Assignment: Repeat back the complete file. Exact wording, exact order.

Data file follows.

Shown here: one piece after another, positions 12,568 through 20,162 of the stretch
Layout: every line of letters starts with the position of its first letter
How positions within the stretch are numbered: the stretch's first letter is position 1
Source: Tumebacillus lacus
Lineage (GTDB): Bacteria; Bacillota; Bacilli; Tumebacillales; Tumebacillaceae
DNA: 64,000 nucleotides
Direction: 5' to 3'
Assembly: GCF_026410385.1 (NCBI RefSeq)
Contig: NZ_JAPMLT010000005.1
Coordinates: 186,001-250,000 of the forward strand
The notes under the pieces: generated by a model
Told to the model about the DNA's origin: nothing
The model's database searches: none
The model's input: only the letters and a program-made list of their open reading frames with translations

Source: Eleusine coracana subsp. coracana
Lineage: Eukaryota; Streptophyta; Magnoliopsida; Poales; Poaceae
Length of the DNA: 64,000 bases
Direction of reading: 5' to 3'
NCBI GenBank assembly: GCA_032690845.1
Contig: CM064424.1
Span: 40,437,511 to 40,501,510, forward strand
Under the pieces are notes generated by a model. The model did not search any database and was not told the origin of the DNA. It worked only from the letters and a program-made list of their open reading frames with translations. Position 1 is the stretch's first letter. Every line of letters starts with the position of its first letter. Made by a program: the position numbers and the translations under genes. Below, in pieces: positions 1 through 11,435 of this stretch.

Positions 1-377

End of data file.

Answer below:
Shown here: one piece after another, positions 12,568 through 20,162 of the stretch
Layout: every line of letters starts with the position of its first letter
How positions within the stretch are numbered: the stretch's first letter is position 1
Source: Tumebacillus lacus
Lineage (GTDB): Bacteria; Bacillota; Bacilli; Tumebacillales; Tumebacillaceae
DNA: 64,000 nucleotides
Direction: 5' to 3'
Assembly: GCF_026410385.1 (NCBI RefSeq)
Contig: NZ_JAPMLT010000005.1
Coordinates: 186,001-250,000 of the forward strand
The notes under the pieces: generated by a model
Told to the model about the DNA's origin: nothing
The model's database searches: none
The model's input: only the letters and a program-made list of their open reading frames with translations

Source: Eleusine coracana subsp. coracana
Lineage: Eukaryota; Streptophyta; Magnoliopsida; Poales; Poaceae
Length of the DNA: 64,000 bases
Direction of reading: 5' to 3'
NCBI GenBank assembly: GCA_032690845.1
Contig: CM064424.1
Span: 40,437,511 to 40,501,510, forward strand
Under the pieces are notes generated by a model. The model did not search any database and was not told the origin of the DNA. It worked only from the letters and a program-made list of their open reading frames with translations. Position 1 is the stretch's first letter. Every line of letters starts with the position of its first letter. Made by a program: the position numbers and the translations under genes. Below, in pieces: positions 1 through 11,435 of this stretch.

Positions 1-377